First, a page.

Each of us who read the book liked it very much. Several participants praised the consistent and useful organization and the author's skillful writing. The ten chapters are in chronological order, and each chapter has three parts: a historical/sociological description of Black Americans during the selected era, a description of the foods and foodways that characterized the era, and information about restaurants at the time.
I also liked the many illustrations, the detailed descriptions of foods, and the way Harris used quotes from many authors, like this one:
"In Harlem, as in other northern communities around the country, the newly arrived had to survive on what African American writer Ralph Ellison called 'shit, grit, and mother wit.'" (p. 174).In the chapters on the era of slavery, we were all quite fascinated to learn about the lives of the slaves who worked in the kitchens of the "Big House." We wondered about those who escaped in one way or another, and often became proprietors of restaurants, catering establishments, or food carts in the North. So many new ideas. For example, we were all quite fascinated by the information about Black cowboys and about the responsible role of Blacks as cooks on the cowboy chuck wagons out West.
In previous book selections, we had learned about Hercules, the enslaved cook of George Washington, and about James Hemings, the mixed-race cook who worked for Thomas Jefferson. (Hemings was the half-brother of Jefferson's wife, and brother of Sally Hemings, Jefferson's mistress: the heartlessness of Jefferson's treatment of these enslaved relatives never ceases to amaze us all!) Their stories, and many others, really capture something about the deeply troublesome and immoral aspects of slavery. Here's a very interesting passage about the escape of Hercules (also called Harkless) --
"His escape troubled the Washington family. 'The running off of my cook has been a most inconvenient thing to this family,' wrote Washington, who spared no expense in attempting to find him. No doubt finding it difficult to understand why one such favored slave would leave, Washington charged Frederick Kitt, his former house hold steward in Philadelphia, with finding Hercules and returning his property to him, noting, 'but little doubt remains in my mind of his having gone to Philadelphia, and may yet be found there, if proper measures were employed to discover (unsuspectedly so as not to alarm him) where his haunts are.' Several weeks later, Washington renewed his request to Kitt, stating that any expenses incurred in finding Hercules and returning him to Mount Vernon would be paid by Colonel Clement Biddle, but it was to no avail. Hercules had slipped off into the night. His six-year-old daughter, who remained enslaved at Mount Vernon, expressed thoughts that were probably more representative of those of Uncle Harkless himself. When asked by a guest at Mount Vernon if she were upset to never see her father again, she replied, 'O! sir, I am very glad, because he is free now.' Despite our lack of knowledge of him or his dishes, Hercules, the chef who doesn’t even have a last name for history, was more than a grace note to the history of African American chefs. He was the first black chef for the country’s first chief executive." (p. 76).Our discussion turned to one interesting twentieth-century phenomenon: the rise of Elijah Muhammad and the Black Muslims or Nation of Islam (NOI). We were interested in the way that the Black Muslims challenged traditional foodways of the American Black community. The following passage illustrates what Harris had to say:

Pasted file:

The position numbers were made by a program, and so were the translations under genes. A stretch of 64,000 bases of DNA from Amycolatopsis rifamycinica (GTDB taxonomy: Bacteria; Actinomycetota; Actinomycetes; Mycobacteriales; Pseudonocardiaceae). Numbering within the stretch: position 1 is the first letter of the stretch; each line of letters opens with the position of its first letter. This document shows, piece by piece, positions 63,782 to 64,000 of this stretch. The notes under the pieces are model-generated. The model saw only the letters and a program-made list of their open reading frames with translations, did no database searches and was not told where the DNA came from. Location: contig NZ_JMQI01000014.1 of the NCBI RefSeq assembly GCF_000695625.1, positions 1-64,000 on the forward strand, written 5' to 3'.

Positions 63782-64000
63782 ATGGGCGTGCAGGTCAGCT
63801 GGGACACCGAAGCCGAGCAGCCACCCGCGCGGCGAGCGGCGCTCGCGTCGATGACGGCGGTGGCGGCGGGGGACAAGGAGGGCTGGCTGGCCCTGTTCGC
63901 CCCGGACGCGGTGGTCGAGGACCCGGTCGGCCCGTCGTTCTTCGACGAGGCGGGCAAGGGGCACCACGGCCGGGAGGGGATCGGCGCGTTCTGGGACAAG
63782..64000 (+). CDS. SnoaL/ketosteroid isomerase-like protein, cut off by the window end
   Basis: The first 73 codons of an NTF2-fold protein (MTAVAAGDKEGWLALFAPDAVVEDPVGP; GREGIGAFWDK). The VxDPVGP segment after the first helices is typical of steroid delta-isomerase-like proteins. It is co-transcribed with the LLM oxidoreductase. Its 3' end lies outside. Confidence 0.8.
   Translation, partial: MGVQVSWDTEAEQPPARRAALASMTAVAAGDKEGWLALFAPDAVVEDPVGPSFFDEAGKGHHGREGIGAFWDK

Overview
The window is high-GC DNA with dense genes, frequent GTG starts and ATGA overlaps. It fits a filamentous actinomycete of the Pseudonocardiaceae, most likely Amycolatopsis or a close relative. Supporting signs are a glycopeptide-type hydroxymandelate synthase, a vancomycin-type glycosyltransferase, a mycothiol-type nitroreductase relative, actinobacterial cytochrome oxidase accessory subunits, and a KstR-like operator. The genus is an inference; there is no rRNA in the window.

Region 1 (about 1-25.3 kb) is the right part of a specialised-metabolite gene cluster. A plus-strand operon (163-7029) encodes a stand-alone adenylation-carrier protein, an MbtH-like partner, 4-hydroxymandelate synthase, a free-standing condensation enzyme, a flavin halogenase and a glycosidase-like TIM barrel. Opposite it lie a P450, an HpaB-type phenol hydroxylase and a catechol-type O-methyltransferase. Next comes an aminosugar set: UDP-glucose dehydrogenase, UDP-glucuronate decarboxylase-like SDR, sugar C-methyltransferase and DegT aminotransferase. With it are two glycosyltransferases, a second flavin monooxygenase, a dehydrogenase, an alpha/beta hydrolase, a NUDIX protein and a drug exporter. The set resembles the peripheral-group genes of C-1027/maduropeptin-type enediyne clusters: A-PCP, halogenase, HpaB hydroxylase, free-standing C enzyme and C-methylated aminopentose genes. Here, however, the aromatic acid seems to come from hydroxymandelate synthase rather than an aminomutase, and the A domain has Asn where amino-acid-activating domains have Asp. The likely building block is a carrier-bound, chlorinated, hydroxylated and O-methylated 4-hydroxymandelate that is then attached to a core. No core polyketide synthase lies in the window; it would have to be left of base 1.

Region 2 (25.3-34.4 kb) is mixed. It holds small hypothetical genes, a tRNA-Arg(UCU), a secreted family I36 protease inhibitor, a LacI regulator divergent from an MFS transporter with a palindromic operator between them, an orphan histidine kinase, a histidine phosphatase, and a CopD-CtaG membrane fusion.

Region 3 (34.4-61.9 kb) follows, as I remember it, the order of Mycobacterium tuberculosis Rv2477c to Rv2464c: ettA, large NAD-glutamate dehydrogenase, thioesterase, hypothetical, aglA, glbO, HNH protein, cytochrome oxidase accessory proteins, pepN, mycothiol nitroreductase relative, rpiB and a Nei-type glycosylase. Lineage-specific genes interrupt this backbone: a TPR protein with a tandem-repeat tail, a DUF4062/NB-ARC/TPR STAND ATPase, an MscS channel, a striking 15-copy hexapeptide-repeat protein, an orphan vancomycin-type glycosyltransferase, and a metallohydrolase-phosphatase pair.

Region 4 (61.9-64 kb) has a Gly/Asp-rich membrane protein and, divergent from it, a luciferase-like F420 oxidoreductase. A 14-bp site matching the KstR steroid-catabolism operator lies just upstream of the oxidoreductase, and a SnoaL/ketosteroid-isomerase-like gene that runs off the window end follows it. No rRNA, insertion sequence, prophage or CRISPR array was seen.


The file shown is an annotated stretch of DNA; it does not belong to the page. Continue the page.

"Pork is haram, or forbidden, to traditional Muslims. Pork, especially the less-noble parts, was also the primary meat fed to enslaved African Americans. Pork in any form was anathema to NOI members, as were collard greens or black-eyed peas seasoned with swine. The refusal of the traditional African American diet of pig and corn was an indictment of its deleterious effects on African American health, but also a backhanded acknowledgment of the cultural resonance that it held for most blacks, albeit one rooted in slavery. Pork had become so emblematic of African American food that the forbidding of it by the Nation of Islam was radical, and the refusal to eat swine immediately differentiated members of the group from many other African Americans as much as the sober dress and bow ties of the men and the hijab-like attire of the women. Forbidding pork made a powerful political statement, but the real culinary hallmark of the Nation was the bean pie— a sweet pie, prepared from the small navy beans that Elijah Muhammad decreed digestible. It was hawked by the dark-suited, bow-tie-wearing followers of the religion along with copies of the Nation’s newspaper, Muhammad Speaks, spreading the Nation’s gospel in both an intellectual and a gustatory manner." (pp. 210-211).A recipe for this counter-cultural bean pie, along with many more traditional recipes, appears in the recipe section at the end of High on the Hog. A very interesting and enjoyable book!
Text and photos © 2019 by Mae Sander for Mae's Food Blog